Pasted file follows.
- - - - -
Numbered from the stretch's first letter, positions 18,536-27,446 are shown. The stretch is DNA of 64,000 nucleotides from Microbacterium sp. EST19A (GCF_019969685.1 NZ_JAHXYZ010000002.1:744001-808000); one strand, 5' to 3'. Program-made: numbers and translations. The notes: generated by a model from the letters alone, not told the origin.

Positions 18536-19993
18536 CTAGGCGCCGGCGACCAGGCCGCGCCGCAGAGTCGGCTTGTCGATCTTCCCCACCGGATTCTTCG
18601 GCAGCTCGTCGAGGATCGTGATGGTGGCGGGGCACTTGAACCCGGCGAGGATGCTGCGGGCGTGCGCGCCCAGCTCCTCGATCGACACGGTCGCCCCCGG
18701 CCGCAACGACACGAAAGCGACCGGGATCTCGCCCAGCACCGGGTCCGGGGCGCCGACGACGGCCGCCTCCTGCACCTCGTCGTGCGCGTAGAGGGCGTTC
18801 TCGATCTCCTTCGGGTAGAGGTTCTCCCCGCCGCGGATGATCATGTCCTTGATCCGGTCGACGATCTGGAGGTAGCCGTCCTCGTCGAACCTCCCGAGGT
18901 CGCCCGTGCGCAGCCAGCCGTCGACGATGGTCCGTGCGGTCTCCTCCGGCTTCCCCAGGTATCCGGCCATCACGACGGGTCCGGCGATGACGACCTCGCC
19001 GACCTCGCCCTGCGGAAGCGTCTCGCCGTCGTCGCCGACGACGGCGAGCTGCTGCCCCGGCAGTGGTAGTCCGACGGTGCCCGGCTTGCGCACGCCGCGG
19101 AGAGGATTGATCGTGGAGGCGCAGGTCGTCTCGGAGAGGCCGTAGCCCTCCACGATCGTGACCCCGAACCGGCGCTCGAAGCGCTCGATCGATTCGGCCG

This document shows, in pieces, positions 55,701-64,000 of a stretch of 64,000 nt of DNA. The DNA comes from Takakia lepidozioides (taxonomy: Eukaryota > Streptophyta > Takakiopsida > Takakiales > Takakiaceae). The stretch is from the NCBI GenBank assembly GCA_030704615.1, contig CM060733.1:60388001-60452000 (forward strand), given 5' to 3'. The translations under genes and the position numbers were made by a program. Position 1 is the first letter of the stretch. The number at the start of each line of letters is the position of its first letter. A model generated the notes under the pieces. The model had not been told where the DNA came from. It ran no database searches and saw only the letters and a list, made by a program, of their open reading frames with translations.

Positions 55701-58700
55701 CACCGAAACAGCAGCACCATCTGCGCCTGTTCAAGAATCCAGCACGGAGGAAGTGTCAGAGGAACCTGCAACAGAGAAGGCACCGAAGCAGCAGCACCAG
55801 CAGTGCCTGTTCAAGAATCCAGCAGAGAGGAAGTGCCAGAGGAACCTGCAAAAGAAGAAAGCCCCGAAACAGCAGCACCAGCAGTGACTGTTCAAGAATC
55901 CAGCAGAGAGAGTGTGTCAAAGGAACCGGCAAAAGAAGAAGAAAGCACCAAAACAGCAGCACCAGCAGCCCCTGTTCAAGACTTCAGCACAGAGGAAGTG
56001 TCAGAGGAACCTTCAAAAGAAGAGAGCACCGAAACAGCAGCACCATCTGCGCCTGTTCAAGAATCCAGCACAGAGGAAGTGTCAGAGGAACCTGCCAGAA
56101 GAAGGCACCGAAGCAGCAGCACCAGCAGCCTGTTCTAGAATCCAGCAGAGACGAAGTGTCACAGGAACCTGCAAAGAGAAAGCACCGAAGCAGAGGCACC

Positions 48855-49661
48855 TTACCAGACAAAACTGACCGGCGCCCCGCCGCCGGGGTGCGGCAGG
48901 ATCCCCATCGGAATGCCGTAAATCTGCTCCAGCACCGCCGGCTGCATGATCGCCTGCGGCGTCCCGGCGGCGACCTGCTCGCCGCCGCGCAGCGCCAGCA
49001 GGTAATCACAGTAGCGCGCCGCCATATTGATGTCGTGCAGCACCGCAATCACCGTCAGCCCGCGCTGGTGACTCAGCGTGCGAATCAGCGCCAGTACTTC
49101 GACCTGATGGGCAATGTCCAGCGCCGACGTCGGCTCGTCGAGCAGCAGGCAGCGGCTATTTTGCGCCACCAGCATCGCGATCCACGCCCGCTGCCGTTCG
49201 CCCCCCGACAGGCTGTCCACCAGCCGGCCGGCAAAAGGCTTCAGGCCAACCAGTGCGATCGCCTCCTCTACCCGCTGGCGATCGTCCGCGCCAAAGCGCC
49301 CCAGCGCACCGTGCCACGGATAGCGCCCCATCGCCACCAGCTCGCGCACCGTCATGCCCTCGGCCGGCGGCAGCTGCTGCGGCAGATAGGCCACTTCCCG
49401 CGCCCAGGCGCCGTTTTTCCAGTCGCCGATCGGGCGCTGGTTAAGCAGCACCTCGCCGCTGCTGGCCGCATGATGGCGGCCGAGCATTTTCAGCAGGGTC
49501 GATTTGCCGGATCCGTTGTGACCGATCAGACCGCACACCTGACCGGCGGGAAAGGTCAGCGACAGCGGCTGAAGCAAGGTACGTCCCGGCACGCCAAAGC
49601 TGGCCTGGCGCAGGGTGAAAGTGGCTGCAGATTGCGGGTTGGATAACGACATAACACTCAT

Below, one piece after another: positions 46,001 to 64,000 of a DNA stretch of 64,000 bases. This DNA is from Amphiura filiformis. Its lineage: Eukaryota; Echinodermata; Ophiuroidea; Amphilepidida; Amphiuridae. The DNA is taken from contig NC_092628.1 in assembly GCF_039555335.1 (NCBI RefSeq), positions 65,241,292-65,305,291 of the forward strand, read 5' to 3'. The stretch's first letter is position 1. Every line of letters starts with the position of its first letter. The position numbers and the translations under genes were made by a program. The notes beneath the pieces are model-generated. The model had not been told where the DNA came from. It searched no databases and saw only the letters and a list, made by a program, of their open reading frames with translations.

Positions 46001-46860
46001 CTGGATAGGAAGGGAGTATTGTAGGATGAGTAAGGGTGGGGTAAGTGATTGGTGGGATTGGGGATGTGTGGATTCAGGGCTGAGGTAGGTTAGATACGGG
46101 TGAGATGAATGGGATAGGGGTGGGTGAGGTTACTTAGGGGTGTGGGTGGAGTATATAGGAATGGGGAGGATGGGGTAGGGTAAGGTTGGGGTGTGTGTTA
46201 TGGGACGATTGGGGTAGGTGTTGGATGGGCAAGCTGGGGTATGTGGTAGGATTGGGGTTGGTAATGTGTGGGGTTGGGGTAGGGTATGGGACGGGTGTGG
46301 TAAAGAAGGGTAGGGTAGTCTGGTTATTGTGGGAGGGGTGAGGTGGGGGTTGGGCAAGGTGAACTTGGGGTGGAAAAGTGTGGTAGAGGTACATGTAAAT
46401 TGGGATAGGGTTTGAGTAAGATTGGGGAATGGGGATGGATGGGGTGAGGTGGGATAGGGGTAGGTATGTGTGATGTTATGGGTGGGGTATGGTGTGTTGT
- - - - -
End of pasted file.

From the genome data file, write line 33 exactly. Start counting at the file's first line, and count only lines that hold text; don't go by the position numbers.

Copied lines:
46401 TGGGATAGGGTTTGAGTAAGATTGGGGAATGGGGATGGATGGGGTGAGGTGGGATAGGGGTAGGTATGTGTGATGTTATGGGTGGGGTATGGTGTGTTGT